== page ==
It is not impossible to make steel with no detectable amounts of these elements, it is just more costly. If the trace amounts do not negatively affect the properties then it is not worth the cost.

RE: But They Are There!!! ( Cr, Cu, NI, V, Ti in Carbon steel)





Steel founders, who regularly process from assorted scrap encounter surprises from residual elements. There could be a rash of hot tears, cracks during heat treatment or loss in ductility. I am reproducing a sample for ASTM A216Gr WCB. For the past 20 years valve manufacturers are looking closely at residual elements in MTRs. Any suspicious element is red flagged.

I am seeing Cobalt about 0.1-0.15% in steel scrap these days.These are automobile scrap.



ASTM A216 Gr WCB
Carbon: 0.30% Max
Manganese: 1.00% Max
Silicon: 0.60% Max
Phosphorous: 0.035% Max
Sulphur: 0.035% Max
Nickel: 0.50% Max
Chromium: 0.50% Max
Molybdenum: 0.20% Max
Copper: 0.30% Max
Vanadium: 0.30% Max
Residual Elements: 1.00% Max

"Even,if you are a minority of one, truth is the truth."

Mahatma Gandhi.

RE: But They Are There!!! ( Cr, Cu, NI, V, Ti in Carbon steel)

(OP)
Here is a link to The report that seemed to me to say, " Carbon steel should be free of any Cr, Cu, NI, V, Ti "
http://www.apisingapore2012.org/Documents/Downstre...

It's focus is toward API guidance for prevention of carbon steel piping corrosion in refinery service.

RE: But They Are There!!! ( Cr, Cu, NI, V, Ti in Carbon steel)

The material specification that accompanies the purchase order the customer sends to the steel manufacturer should specify the allowable chemical limits for each of the alloying elements and any trace elements that are of concern. It is the customer's responsibility to clearly define the chemical requirements for the grade of steel they want to buy. It is the supplier's responsibility to ensure those requirements are met.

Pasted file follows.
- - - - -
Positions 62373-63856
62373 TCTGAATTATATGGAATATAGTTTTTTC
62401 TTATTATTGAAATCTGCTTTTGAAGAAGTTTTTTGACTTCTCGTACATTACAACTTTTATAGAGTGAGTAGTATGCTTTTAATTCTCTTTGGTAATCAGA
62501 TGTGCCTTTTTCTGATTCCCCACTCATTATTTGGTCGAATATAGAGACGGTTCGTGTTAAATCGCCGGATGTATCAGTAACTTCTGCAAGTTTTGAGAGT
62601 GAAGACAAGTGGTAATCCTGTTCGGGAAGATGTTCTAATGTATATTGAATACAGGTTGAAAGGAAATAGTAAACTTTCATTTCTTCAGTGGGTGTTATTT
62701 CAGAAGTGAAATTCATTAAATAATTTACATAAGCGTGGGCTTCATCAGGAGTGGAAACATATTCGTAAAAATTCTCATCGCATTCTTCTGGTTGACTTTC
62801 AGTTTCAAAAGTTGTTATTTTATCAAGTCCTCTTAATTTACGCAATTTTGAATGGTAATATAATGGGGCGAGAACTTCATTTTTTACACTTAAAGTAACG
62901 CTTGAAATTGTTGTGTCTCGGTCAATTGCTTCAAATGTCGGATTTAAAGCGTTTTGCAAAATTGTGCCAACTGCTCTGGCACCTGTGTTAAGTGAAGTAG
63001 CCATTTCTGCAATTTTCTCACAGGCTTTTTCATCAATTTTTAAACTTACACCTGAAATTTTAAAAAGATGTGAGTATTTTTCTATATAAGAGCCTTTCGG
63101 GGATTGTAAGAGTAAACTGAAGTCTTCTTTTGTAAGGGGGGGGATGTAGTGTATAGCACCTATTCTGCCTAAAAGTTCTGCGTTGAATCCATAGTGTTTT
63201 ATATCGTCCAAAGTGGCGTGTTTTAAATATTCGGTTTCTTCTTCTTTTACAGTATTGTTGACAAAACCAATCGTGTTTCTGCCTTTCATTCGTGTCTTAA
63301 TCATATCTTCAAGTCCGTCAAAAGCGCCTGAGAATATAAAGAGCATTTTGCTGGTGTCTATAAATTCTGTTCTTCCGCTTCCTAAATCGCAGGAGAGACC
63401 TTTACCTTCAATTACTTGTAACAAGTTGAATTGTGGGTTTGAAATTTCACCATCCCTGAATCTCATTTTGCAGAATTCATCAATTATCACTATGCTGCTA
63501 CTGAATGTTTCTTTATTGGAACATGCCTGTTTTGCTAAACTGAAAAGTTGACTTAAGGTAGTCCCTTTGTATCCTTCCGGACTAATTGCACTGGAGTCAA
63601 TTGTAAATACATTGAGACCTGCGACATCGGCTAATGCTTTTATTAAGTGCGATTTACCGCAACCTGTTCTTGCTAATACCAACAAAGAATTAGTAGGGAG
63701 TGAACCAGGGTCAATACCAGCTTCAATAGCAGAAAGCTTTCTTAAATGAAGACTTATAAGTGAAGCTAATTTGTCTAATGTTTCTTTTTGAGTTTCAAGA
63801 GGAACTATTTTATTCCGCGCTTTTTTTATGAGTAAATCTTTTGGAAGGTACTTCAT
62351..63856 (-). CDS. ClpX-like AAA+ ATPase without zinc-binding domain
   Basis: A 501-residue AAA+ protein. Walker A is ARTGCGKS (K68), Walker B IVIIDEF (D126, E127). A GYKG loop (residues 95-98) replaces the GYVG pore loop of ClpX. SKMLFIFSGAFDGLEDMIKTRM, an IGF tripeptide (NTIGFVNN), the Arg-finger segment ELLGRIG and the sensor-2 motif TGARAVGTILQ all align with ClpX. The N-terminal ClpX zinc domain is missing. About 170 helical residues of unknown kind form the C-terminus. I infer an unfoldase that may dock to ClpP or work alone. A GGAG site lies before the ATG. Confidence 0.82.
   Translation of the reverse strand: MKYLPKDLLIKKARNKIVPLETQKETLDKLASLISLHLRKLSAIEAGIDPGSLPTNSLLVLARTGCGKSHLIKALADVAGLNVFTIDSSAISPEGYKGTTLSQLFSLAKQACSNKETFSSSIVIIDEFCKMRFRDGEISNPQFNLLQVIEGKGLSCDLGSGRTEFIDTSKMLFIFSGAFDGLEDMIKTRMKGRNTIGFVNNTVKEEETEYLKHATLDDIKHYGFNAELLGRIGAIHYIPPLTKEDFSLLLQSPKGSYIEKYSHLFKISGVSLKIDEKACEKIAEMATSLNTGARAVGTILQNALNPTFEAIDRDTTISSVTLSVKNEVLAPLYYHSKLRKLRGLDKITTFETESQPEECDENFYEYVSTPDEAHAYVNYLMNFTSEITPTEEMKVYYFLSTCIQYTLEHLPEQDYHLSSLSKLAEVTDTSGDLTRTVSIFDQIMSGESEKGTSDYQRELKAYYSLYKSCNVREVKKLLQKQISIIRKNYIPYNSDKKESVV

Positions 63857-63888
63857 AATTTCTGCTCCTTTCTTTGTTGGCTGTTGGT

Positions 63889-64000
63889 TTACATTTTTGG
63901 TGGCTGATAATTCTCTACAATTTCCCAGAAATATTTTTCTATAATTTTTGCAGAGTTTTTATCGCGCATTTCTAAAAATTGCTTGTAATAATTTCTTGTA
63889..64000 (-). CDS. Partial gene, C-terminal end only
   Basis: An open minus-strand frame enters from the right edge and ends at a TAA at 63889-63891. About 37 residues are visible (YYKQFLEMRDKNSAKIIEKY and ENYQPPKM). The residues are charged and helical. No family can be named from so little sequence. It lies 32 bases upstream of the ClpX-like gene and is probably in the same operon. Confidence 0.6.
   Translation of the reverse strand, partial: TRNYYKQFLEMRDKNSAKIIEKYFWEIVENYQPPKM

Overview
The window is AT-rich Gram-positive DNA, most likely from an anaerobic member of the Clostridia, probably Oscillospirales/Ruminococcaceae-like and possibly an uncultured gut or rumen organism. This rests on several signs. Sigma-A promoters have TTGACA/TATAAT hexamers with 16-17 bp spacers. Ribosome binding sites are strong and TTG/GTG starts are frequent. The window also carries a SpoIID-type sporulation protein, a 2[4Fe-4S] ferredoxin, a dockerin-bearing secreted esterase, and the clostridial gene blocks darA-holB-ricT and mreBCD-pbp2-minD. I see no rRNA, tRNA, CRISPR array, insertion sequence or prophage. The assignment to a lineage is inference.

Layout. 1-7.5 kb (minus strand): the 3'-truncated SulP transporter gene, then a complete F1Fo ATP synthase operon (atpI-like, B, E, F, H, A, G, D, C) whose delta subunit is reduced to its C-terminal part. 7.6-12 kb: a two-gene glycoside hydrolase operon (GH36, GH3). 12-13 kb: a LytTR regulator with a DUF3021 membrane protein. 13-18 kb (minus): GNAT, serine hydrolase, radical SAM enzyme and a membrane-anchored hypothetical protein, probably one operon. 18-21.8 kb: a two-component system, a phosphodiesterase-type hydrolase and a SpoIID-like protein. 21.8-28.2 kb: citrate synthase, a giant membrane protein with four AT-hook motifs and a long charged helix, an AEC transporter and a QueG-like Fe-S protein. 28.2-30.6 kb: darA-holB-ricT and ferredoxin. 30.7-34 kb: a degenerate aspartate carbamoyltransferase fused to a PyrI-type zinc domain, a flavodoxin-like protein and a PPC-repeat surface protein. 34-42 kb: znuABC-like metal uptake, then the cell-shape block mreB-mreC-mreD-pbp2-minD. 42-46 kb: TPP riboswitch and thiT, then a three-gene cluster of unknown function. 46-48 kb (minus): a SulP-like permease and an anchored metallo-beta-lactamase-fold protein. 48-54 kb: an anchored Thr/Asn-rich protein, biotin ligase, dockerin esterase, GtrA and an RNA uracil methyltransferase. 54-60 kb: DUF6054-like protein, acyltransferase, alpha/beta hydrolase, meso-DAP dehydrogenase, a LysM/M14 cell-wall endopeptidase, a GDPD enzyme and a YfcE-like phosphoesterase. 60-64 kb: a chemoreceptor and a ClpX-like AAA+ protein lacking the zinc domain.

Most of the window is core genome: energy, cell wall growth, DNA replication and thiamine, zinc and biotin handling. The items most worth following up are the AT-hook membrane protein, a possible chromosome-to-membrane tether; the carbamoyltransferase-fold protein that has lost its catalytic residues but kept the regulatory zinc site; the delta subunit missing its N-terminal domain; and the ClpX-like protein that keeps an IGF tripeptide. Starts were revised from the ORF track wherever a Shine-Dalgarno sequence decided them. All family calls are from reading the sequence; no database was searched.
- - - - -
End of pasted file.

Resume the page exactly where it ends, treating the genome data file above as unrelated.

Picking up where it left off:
Maui

RE: But They Are There!!! ( Cr, Cu, NI, V, Ti in Carbon steel)

Unfortunately, with use of recycled steel comes the bad news that tramp elements once barely detected in quantity and ignored can increase in concentration and result in deleterious effects on performance. Hot metal has to be used in conjunction with carefully sorted steel scrap to control the level of residuals to ensure proper chemistry.

Second point, ASTM specifications are driven by suppliers rather than users. This creates an interesting situation when it comes to consensus on what elements should be reported and at what concentration. The end result as Maui mentioned is buyer beware.

RE: But They Are There!!! ( Cr, Cu, NI, V, Ti in Carbon steel)

You can't have something in the steel that makes it a different grade, but other than that you only need to report he listed elements and make the required properties.
ASTM is consensus organization, the users have as much say as the producers and people must agree.

P, S, Si, C, and other light elements can be lowered by treatment in melting.
Metals in the same group as Fe (V through Cu) cannot be removed or lowered other than by dilution.
The only way to get them low is start with ore and make steel without scrap.

= = = = = = = = = = = = = = = = = = = =
P.E. Metallurgy, Plymouth Tube

RE: But They Are There!!! ( Cr, Cu, NI, V, Ti in Carbon steel)

The paper you are referencing was presented by a salesman for PMI equipment. I like the Niton XRF analyzer and it is a good tool, but that does not mean I believe everything that the salesman tells me.

In the case of cast carbon steel valve materials as specified in ASTM A216 and ASTM A352, the max amounts of residual elements are specified in the standard are are to be reported on the material test report. In the case of parts requiring the low residual levels, this should be specified on the purchase order. Any elements specified by the purchase order must also be reported on the CMTR.